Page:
Jim Baer: Look around, and you’ll see mediocrity everywhere

For the Monitor
Published: 9/8/2019 8:00:06 AM

Mediocrity is an equal opportunity human condition. It can be found in most fields of human endeavor. It appears to be growing worse.

Mediocrity is described as “the state of being average in quality and originality.”

It is a pungent word. It can be used to describe incompetence, crudeness, lack of talent, hypocrisy and disappointment.

I reference it when discussing politics, education and government.

Empires have been built to celebrate its virtues. They come, they go.

The former Soviet Union and client states were testimonials to collective mediocrity.

New Hampshire folk are not immune to it. Thankfully, we experience less of it here than in the rest of the nation. Less does not mean none.

Morals and ethics, in government, public education and the political arena, are on a long list of candidates susceptible to being described as mediocre.

Our New Hampshire General Court has a long history of dealing with mediocrity. With 400 House members and 24 senators, a calendar of 1,000 bills per session and in a state with a population of only 1.3 million citizens, it is amazing that our Legislature functions at all.

The institution is too large. Because of advancing age, some members are ill equipped to address complex issues. The salary is too little to attract younger talent. Together, they are a witch’s brew of mediocrity.

I have sat in the gallery when the House is in session and witnessed members nodding off. Sometimes, it appears to be an adult day care center. Some members look forward to two important parts of the day: lunch and adjournment.

One of the greatest tragedies in the long history of our Legislature was the closing of the New Hampshire Highway Hotel and bar in 1988, to make way for the extension of Interstate 93 North. Many members wept.

According to the National Conference of State Legislators, the average age of a New Hampshire legislator is 66 years old. Members born between 1928 and 1964 make up 92% of the membership. A person’s age, young or old, is no guarantee of their effectiveness as a legislator, good or bad. The least we should expect from members of the Legislature is to stay awake during deliberations.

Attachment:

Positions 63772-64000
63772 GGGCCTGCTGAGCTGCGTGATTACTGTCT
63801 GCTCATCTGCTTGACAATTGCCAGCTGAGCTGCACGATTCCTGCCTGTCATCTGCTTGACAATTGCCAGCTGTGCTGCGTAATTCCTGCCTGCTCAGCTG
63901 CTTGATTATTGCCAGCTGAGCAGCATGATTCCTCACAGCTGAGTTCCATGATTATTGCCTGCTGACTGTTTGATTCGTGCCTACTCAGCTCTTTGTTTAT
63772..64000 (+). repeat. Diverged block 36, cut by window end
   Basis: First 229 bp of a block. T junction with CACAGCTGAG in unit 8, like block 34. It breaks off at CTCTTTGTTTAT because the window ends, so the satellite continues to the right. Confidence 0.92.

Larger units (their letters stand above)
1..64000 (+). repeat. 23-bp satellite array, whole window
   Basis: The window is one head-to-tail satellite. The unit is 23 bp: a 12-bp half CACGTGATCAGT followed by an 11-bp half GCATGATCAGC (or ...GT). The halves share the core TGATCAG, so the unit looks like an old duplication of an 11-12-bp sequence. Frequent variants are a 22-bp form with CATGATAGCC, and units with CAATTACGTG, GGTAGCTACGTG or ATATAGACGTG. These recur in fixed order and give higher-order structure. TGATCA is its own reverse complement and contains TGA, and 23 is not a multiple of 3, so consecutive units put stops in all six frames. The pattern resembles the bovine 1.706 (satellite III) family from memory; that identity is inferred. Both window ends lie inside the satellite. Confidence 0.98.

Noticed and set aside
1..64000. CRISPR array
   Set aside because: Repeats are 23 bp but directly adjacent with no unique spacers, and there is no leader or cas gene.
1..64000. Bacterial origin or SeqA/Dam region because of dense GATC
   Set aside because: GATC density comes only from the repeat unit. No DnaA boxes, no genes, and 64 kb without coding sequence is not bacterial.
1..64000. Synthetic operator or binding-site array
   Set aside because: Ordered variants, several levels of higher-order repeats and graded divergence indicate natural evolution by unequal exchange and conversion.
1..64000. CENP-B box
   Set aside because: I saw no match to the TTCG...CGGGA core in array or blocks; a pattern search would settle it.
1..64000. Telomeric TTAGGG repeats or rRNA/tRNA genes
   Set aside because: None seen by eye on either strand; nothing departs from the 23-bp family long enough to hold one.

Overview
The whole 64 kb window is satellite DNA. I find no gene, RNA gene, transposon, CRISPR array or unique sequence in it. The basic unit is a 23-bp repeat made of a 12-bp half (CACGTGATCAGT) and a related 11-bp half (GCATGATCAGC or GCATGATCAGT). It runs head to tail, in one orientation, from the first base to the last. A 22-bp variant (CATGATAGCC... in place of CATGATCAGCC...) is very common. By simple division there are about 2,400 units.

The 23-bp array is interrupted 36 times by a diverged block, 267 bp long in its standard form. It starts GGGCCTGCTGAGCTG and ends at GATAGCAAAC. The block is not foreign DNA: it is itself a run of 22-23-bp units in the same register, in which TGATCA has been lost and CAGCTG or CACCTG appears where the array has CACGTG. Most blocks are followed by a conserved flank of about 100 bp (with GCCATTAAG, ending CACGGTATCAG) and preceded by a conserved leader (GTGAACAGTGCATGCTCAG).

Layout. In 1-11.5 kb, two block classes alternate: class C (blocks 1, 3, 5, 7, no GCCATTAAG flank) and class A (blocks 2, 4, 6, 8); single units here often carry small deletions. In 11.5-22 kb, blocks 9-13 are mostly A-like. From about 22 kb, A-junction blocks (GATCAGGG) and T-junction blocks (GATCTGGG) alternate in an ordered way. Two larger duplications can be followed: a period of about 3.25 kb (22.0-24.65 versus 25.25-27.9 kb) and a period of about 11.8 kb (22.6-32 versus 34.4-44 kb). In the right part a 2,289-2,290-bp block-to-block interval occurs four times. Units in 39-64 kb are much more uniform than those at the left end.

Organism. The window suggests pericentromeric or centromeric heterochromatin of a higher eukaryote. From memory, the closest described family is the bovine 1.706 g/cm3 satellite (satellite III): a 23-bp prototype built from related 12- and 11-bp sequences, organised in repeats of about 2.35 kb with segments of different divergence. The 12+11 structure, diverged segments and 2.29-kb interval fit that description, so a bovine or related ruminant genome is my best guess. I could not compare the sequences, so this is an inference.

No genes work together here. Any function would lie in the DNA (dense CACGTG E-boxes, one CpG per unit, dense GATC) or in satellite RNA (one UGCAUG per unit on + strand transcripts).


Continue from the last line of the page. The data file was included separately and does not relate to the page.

To compound matters, members receive the penurious salary of $100 per year, plus mileage, established in 1889. California legislature members receive $110,459 per year.

A salary of $100 per year and the perk of driving through a toll booth free of charge is not enough of an incentive to attract younger, able and more vibrant citizens to consider legislative membership. It is a great loss of talent.

Defenders of the large size of our Legislature claim that size matters. I agree. They argue that it supports institutional memory and promotes the intimate connection that members have with their electorate, particularly in remote constituencies. That may have been valid in our 19th century agrarian economy but it holds little water in today’s New Hampshire.

For the sake of discussion, I suggest that members of the Legislature be paid $10,000 plus mileage per year and all of the usual perks. The average salary for a state representative across America is $50,531.

A bolder idea would be to increase the salary to $20,000 per year and reduce the number of House members to 200.

I believe we would see a remarkable number of younger and enthusiastic new faces in our Legislature if we instituted both suggestions. New faces and new ideas.